Excusing Versus Understanding- where is the line?
When does understanding what is driving a negative behavior morph into excusing the behavior? How do we help our kids understand their brains without giving them a free pass to act any way they please? These are questions that come up over and over again in therapy- both from parents and from children.
Remember those Trauma Momma Super Powers? First, we have to understand the impact of trauma on a developing brain and then we have to understand how your child’s specific trauma impacted their specific brain. Understanding the origins of your child’s symptoms and maladaptive behaviors is extremely important. But when does it become excusing that behavior?
Let’s think about this through a slightly different lens. When you child has a medical issue, do you want to treat the symptom or find the origins of the problem and treat that? Or maybe less dramatic than that…what about if your car won’t run? Do you replace the battery or replace the alternator? The same behavior is demonstrated by both problems right? The car doesn’t run. But if we don’t find out WHY the car doesn’t start, we aren’t going to find the right solution. I’d hate to replace an alternator when all I needed was a new battery.
Why should we look at our children any differently? What if your child struggles with stealing? Is this a child who has no concept of “mine vs. yours” because they grew up in orphanage where no one had any possessions? Or is this a child whose limbic brain sends them back to the developmental stage of being an infant when they are stressed- turning all wants into needs? Or is this a child who spent years without parents to watch out and provide for them, and stealing was literally the only way they survived? Or maybe this is a depressed child who steals for the rush of endorphins that comes along with the ‘thrill’ of stealing.
All of those “whys” help us approach the child with more empathy and less shame. That by itself is worth understanding what is driving the behavior. Shame is never an effective teaching tool. Ever.
All of those “whys” also help us know how to help this child. A child who is chronically operating out of their limbic/survival brain needs their overall window of tolerance widened. A child who has no idea about ‘mine vs. yours’ needs lots and lots of teaching. A child who steals because they needed to for survival in the past needs help with the mixed up thought of “I will die without it.” The depressed child may need an antidepressant, or a more appropriate way to get a surge of endorphins.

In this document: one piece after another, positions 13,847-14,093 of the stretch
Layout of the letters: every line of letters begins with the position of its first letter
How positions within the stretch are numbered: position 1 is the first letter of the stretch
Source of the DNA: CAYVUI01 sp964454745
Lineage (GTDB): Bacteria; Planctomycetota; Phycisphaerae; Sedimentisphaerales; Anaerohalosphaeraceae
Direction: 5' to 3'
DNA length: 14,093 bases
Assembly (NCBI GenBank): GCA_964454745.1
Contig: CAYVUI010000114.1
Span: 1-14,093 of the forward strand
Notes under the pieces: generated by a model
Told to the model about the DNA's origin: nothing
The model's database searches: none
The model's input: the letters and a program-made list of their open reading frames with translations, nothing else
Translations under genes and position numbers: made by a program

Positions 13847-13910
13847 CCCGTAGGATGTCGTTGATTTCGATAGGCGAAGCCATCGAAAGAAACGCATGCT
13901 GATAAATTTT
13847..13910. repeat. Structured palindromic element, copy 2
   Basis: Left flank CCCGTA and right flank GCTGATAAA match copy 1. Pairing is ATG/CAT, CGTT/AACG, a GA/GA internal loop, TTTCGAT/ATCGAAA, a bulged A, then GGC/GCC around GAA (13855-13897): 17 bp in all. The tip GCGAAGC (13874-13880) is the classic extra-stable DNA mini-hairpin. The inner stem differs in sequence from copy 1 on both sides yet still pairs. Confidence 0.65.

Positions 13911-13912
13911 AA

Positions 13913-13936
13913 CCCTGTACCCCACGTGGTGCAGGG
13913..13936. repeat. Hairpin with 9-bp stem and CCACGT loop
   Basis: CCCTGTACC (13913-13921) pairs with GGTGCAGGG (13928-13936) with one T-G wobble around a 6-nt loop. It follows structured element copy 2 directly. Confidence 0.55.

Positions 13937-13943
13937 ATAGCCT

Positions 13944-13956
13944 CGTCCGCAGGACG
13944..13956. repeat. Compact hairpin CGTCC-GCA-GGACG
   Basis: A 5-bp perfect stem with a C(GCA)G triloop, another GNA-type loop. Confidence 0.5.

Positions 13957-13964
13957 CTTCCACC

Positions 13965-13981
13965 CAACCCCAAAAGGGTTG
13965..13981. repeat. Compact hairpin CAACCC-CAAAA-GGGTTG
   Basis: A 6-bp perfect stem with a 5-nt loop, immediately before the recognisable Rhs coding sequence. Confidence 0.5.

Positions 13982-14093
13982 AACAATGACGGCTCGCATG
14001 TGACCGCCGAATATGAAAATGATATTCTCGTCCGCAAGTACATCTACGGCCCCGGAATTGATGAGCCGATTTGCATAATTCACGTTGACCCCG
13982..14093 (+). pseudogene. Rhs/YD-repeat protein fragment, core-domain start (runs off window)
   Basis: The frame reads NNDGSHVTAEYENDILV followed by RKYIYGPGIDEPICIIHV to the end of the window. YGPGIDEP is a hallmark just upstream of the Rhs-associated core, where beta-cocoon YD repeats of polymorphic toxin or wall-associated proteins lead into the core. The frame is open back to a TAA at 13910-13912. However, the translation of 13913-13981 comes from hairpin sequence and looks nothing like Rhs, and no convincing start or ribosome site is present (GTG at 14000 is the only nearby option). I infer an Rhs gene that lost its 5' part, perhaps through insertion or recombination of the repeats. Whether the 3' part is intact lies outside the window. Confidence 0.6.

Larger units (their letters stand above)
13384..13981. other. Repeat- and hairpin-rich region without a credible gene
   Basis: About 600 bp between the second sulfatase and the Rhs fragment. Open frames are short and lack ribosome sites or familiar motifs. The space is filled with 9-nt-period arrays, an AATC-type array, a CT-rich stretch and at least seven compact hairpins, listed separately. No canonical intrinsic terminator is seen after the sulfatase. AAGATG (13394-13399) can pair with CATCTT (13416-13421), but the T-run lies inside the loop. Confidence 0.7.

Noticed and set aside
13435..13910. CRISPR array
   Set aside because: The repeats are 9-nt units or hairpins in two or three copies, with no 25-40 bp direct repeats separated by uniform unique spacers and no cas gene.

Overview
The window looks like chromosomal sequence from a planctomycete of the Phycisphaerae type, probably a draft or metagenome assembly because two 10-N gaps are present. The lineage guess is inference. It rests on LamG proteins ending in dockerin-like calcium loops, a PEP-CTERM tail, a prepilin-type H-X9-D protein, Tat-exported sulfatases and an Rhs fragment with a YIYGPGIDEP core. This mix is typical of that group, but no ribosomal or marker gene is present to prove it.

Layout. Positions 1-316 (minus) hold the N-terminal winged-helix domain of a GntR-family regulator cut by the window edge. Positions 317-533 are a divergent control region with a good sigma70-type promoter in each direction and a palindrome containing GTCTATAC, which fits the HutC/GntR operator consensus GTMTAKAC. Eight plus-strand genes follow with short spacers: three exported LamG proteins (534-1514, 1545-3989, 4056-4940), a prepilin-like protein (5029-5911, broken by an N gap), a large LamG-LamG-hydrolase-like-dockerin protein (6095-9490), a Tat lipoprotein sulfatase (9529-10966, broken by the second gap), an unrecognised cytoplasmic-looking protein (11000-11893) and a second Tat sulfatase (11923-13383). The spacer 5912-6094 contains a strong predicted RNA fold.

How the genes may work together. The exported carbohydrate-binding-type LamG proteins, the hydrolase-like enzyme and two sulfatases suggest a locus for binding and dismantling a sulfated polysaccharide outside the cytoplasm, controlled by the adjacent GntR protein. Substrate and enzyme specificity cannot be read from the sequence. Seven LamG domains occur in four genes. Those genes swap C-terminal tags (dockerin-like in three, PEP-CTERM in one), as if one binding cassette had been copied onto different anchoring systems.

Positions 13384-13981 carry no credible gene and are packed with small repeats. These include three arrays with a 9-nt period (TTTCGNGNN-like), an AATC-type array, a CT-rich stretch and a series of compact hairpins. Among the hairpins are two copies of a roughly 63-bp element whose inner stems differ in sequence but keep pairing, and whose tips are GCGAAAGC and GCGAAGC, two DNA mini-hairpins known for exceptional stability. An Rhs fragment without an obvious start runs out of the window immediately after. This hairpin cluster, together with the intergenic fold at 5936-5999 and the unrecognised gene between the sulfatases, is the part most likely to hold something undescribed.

None of this understanding equals excusing. At no time in my therapy sessions with children do I insinuate “Oh, it’s not a big deal. Don’t worry about it.” Of course not. My goal is to bring healing and connection to children and families. To soothe a child’s nervous system so that they leave behind those maladaptive behaviors. To send children out into the “real world” with all the skills they need to be successful, because they will certainly get arrested if they are caught stealing. Understanding what’s underneath the behavior is not an excuse. But it does give me more data for therapy. More data to increase the likelihood that together, we’ll solve this problem. It helps keep connection in families instead of distancing. But most important, it increases the likelihood that we will treat the CAUSE and not just the SYMPTOM, which offers more hope for children and their families.
So when does it become excusing? Only when we stop trying the treat the why. If we understand the why and then throw up our hands and say, “Well, it’s because of early trauma and there is nothing we can do about it,” then yeah, we are just excusing. If we look at the behavior, figure out the cause, and then target our treatment at that cause, we are not excusing. We are healing children.
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Robyn Gobbel, LCSW is a child and family therapist in Austin, Texas specializing in adoption, trauma, and attachment counseling. She is the founder of the Central Texas Attachment & Trauma Center.